So basically, I loved Anna Karenina (that is to say, the book, not the character). It was gorgeously written, but wasn’t just full of lightweight fluff. It was real and gritty while still maintaining a redemptive theme. It was interesting to compare and contrast the four main relationships in the novel (Anna and Alexey, Anna and Vronsky, Levin and Kitty, Oblonsky and Dolly), and to evaluate why one failed where another didn’t, or why one succeeded where another didn’t.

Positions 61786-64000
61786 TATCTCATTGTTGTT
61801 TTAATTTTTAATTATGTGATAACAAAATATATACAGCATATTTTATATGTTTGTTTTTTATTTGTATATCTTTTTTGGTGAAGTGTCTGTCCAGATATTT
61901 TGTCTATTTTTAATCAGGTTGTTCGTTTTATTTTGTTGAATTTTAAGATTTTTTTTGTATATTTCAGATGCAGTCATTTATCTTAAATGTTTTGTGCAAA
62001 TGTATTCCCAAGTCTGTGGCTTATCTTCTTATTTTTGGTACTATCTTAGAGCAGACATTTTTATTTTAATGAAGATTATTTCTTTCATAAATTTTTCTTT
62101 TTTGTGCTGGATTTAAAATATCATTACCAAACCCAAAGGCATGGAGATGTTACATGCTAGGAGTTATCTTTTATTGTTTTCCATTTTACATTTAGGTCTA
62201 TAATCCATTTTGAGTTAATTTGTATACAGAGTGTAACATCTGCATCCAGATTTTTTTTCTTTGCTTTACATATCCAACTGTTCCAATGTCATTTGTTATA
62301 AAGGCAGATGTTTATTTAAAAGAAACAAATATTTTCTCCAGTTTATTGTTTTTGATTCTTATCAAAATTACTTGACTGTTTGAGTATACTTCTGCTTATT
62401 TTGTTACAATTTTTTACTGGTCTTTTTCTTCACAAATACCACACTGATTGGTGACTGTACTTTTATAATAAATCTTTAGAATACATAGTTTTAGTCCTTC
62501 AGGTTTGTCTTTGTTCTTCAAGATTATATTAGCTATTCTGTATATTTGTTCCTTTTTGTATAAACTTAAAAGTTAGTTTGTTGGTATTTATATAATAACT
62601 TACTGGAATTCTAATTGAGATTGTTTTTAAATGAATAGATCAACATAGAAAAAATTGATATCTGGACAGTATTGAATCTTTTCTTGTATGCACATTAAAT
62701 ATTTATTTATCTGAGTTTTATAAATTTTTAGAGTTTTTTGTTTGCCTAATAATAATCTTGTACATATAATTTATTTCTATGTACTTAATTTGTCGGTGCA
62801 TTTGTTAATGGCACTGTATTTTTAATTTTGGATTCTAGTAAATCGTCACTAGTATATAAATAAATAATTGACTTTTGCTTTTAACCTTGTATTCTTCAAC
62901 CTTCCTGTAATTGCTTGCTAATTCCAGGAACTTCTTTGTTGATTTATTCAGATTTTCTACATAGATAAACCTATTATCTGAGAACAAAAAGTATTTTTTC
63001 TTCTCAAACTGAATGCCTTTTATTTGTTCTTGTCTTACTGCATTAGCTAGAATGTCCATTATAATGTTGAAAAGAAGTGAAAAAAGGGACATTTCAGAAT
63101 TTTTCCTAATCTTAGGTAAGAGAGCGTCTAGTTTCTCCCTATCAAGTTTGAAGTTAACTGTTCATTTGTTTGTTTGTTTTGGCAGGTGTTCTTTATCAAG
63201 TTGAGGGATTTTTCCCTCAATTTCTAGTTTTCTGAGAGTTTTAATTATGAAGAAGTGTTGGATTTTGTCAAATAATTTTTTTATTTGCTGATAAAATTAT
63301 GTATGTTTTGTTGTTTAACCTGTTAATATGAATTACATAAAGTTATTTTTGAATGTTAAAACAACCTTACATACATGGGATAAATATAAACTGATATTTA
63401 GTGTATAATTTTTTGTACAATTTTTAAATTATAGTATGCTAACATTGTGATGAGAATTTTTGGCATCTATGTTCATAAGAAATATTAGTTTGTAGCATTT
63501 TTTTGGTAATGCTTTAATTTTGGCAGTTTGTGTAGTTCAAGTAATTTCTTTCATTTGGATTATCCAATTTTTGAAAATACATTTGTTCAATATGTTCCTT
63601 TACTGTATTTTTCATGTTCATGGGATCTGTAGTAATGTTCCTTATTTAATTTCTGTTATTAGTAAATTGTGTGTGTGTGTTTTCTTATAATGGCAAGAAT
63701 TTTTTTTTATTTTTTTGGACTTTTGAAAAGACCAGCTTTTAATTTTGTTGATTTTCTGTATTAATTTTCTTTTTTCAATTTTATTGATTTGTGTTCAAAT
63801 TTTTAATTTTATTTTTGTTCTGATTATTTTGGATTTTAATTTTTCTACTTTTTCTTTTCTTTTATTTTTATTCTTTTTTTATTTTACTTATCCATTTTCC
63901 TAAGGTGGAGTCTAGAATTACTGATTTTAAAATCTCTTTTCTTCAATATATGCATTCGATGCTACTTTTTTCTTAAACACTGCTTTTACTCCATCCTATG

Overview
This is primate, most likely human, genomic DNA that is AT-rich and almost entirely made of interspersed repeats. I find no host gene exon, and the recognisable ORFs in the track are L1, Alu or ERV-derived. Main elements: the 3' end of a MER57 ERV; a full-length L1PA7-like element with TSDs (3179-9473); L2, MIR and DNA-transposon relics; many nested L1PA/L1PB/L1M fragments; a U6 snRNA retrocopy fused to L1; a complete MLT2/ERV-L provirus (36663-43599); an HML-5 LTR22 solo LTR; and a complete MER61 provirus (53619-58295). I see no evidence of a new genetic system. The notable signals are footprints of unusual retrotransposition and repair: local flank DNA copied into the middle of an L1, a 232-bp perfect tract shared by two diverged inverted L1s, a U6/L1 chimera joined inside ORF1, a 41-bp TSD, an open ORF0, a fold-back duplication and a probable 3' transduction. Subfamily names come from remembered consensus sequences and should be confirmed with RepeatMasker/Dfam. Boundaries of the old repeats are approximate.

As I concluded Anna Karenina, I thought of the popular phrase, “love conquers all.” Is that true? Yes, it is. But as I learned from Anna Karenina, a conquering love takes work, trust, and sacrifice.
Those joys were so small that they passed unnoticed, like gold in sand, and at bad moments she could see nothing but the pain, nothing but sand; but there were good moments too when she saw nothing but the joy, nothing but gold.
My rating: 9.5 out of 10
Would I read it again: Definitely… but maybe not for a while considering how long it took me to get through it!
What do you think of Anna Karenina?